Anti-inflammatory medications, also called non-steroidal anti-inflammatories (NSAIDs), may be used to reduce pain, control inflammation of the heart and blood vessels, and prevent blood clots. Ibuprofen is an anti-inflammatory that may be prescribed to control the inflammation associated with endocarditis. For patients with heart disease, low-dose aspirin may be used to reduce the risk of heart attack and stroke. NSAIDs are typically well tolerated, but chronic use may lead to kidney failure.

Antiplatelet medications, such as aspirin, work against clotting by making blood platelets less likely to stick together. This type of medication is often prescribed to reduce the risk of heart attack and stroke. Aspirin is typically well tolerated, but chronic use may lead to kidney failure.

Antiproliferative agents are anti-cancer drugs that may have a role in the treatment of pulmonary hypertension by reducing abnormal growth of the cells that line the lung arteries.

Beta-blockers are antiarrhythmic medicines that make the heart beat slower and with less force by reducing nerve impulses to the heart and blood vessels. They may be used for treating arrhythmias, high blood pressure, heart failure, or angina, or to help prevent further heart attacks.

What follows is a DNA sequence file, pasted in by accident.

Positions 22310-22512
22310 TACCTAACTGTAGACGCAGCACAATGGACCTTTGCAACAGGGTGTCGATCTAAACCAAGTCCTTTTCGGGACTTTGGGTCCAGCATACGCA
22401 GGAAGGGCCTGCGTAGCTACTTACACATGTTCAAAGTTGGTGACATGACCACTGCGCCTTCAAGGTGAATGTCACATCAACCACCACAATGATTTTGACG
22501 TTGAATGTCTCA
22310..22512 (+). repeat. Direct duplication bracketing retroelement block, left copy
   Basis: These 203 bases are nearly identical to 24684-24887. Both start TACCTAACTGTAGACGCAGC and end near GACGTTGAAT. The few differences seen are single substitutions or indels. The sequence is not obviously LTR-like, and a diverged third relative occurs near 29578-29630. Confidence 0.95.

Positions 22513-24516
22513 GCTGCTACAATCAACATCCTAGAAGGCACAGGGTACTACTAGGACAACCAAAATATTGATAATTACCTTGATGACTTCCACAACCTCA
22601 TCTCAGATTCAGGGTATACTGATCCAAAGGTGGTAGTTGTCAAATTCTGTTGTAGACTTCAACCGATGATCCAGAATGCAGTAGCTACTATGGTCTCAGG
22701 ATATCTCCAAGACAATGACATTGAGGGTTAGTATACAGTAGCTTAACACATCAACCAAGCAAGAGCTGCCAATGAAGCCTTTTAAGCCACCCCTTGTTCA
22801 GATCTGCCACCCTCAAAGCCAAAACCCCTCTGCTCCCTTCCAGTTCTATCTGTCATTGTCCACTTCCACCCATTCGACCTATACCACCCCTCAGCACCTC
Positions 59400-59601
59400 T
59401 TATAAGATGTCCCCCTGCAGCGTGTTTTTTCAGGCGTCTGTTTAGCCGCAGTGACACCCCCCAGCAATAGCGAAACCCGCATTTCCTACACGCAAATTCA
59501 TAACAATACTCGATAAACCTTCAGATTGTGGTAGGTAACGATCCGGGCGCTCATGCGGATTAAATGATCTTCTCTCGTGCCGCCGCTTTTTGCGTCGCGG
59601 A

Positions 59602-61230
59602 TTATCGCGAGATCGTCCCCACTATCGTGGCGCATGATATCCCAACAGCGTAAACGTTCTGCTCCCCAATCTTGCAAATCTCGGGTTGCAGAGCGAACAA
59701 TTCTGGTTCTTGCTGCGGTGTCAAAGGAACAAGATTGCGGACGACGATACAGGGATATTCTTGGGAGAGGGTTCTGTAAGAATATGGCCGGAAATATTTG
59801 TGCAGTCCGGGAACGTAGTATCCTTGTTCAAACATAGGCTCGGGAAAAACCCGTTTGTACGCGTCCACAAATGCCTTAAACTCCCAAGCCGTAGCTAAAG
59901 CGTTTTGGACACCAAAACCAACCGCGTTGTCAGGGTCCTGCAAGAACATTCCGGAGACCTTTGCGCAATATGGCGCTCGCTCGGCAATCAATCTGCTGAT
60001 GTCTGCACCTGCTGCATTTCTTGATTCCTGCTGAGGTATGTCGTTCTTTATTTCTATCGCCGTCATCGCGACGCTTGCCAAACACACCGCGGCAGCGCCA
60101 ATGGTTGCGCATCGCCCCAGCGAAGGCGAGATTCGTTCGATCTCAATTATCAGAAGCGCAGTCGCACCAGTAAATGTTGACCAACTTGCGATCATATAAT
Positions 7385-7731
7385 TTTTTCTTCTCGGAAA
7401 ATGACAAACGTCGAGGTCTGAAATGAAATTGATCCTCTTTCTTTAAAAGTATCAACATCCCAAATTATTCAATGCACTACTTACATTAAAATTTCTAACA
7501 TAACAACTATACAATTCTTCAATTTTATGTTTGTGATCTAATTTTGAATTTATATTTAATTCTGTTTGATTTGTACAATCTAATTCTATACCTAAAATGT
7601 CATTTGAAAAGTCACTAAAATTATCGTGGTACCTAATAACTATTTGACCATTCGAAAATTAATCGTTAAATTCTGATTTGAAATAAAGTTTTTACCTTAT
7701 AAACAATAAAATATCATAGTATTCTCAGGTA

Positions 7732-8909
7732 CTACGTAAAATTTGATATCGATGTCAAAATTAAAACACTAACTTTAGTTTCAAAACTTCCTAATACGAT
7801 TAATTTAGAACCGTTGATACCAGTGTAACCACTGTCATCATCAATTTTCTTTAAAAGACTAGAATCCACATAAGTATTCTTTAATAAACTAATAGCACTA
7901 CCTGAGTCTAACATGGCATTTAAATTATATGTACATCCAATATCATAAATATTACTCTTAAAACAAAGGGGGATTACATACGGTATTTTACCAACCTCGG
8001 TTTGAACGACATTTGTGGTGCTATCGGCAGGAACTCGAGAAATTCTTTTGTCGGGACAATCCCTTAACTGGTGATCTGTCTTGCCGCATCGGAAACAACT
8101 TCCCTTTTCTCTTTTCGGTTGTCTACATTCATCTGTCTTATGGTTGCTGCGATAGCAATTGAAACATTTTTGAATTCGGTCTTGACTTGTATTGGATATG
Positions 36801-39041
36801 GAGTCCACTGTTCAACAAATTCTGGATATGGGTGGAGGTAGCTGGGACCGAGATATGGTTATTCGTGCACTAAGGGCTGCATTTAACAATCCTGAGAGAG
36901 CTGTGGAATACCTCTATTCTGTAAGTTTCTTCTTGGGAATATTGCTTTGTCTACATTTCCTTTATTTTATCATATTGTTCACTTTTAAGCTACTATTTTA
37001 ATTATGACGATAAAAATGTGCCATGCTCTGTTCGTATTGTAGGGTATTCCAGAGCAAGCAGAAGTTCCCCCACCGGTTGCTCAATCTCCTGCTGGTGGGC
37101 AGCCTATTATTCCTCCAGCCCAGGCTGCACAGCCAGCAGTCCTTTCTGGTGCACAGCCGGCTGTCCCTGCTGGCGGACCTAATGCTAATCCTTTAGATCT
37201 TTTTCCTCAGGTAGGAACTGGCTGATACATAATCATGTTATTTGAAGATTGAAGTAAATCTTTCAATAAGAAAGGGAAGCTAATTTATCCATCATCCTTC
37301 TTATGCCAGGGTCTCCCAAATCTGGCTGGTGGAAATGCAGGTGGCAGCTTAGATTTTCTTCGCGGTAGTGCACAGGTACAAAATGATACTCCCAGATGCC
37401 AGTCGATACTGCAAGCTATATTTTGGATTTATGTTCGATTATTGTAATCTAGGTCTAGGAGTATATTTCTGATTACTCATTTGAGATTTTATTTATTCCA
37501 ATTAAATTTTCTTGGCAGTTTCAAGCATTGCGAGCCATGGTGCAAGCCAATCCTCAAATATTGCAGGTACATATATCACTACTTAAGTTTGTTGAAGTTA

Bile acid sequestrants lower LDL cholesterol, although somewhat less effectively than statins. These medications work by binding with bile acids in the intestines and forcing them to be eliminated in the stool rather than absorbed. As more bile is lost, more cholesterol from the body is used up to make additional bile. Reducing LDL cholesterol helps to prevent the development of atherosclerosis, a major contributor to heart disease. The most common side effects of bile acid sequestrants are gastrointestinal, such as constipation, vomiting, or diarrhea.

Calcium-channel blockers cause blood vessels to dilate or widen, thereby reducing hypertension, by reducing the calcium concentration in their cells. Some of these medicines are also used as antiarrhythmics, blocking nerve impulses that may make the heart beat faster.

Cilostazol is a medication that improves blood flow in the legs. Cilostazol helps to reduce leg pain while walking for patients with peripheral vascular disease.

Digoxin increases heartbeat strength and can be used to treat congestive heart failure or heart rhythm problems. Learn more about Digoxin.

Diuretics help lower blood pressure by helping the body remove excess fluid that may accumulate in tissues due to high blood pressure. A diuretic is often the first type of medication that doctors prescribe for reducing high blood pressure.